Australia's immigration department has signed up with IBM to trial its cognitive computing platform Watson over 11 months in order to more effectively manage its "information overload" problem.
The agency said 25 analysts will feed unstructured data from sources such as news feeds and government reports into the US-hosted Watson platform.
The trial will involve up to 10 million open source documents relevant to selected strategic, operational and tactical intelligence activities, the agency said.
It will add relevant new documents on a weekly basis.
"The trial will enable the portfolio to gather insights into particular intelligence interests while also allowing us to map out their relationships," a spokesperson told iTnews.
"Watson will then return evidence for its assessments in the form of selected passages from the text that it based these intelligence assessments on."
Head of the major capability division Randall Brugeaud said the department was looking at how cognitive computing could complement Immigration's existing set of risk management capabilities.
"The internet, coupled with modern information and communication technologies has the potential to serve up huge amounts of useful data to our analysts; but this creates the risk of information overload," Brugeaud said in a statement.
"We are hoping that Watson will allow us to more effectively manage the information overload problem by detecting signals in the very noisy world of unstructured, open source data. Being able to rapidly expose connections between otherwise isolated threads will allow us to become more effective in our mission."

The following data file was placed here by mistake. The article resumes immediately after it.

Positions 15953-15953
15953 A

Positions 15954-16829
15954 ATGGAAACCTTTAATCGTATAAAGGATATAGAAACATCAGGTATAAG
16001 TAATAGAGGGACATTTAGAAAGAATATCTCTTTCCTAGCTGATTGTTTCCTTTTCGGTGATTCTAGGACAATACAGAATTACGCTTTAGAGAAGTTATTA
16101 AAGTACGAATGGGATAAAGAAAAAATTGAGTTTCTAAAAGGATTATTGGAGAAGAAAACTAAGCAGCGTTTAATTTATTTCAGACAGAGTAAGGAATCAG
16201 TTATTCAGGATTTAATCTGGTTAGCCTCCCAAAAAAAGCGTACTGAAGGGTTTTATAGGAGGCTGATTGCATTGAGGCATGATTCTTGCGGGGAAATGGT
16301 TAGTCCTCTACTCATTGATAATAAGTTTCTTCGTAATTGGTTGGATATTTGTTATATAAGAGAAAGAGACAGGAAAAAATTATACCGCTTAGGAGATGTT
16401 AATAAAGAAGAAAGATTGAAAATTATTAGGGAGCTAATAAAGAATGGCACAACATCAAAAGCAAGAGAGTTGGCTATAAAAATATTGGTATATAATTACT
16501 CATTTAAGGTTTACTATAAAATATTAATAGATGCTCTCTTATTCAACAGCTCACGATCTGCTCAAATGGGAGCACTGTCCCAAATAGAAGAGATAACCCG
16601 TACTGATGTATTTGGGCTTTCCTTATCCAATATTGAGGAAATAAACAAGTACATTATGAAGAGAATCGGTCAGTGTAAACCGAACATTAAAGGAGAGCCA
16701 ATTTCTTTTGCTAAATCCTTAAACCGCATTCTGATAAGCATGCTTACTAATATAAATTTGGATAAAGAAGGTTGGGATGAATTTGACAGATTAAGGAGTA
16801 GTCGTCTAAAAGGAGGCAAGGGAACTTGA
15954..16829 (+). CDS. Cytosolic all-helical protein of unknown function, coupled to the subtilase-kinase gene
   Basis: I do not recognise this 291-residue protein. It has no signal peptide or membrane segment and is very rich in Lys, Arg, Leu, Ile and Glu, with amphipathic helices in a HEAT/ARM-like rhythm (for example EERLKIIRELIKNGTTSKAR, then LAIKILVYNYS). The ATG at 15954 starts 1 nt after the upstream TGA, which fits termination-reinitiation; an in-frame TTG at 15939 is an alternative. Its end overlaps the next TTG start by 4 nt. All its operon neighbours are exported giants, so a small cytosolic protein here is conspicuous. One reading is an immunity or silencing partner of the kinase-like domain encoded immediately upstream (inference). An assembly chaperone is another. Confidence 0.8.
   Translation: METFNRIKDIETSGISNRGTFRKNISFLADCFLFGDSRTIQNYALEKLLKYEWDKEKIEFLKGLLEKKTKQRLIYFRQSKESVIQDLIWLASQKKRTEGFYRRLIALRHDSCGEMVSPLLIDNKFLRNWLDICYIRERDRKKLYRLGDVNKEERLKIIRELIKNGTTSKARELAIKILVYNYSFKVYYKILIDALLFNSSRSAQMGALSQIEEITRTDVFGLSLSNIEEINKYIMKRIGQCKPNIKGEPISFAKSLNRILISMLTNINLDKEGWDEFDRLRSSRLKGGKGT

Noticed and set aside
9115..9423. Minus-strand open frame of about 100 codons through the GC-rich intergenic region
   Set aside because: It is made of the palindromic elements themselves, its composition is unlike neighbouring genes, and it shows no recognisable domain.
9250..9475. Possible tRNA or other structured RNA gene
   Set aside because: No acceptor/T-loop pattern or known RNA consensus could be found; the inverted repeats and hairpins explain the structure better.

Immigration joins a number of Australian organisations who are utilising the platform.
ANZ Bank is feeding customer’s relevant financial data into Watson manually on an anonymous basis to make a product recommendations, while Victoria's Deakin University is loading student records into the system for student support.
The use of Watson at Immigration is part of a broader program to enhance capabilities in the soon-to-be integrated Department of Immigration and Border Protection, which from July 1 will include the new Australian Border Force.
The merger is a result of a recommendation from the Government's 2014 Commission of Audit to merge the border control functions of Immigration and the Australian Customs and Border Protection Service into a ‘single, integrated border agency’.
The Government last year announced it would adopt the recommendation and establish the Australian Border Force - Immigration's new operational arm - from July 1 this year.
The merger has already led to several organisation reforms, one of which saw the Customs CIO role dissolved and the executive who held it - Brugeaud - appointed into a new IT transformation position.
Brugeaud's major capability division is a new unit responsible for the design, coordination and implementation of all new major capabilities across the new immigration entity (apart from air and marine).
Matt Yannopoulos, who has served as Immigration’s chief information officer since August 2013, continues as CIO of the merged body.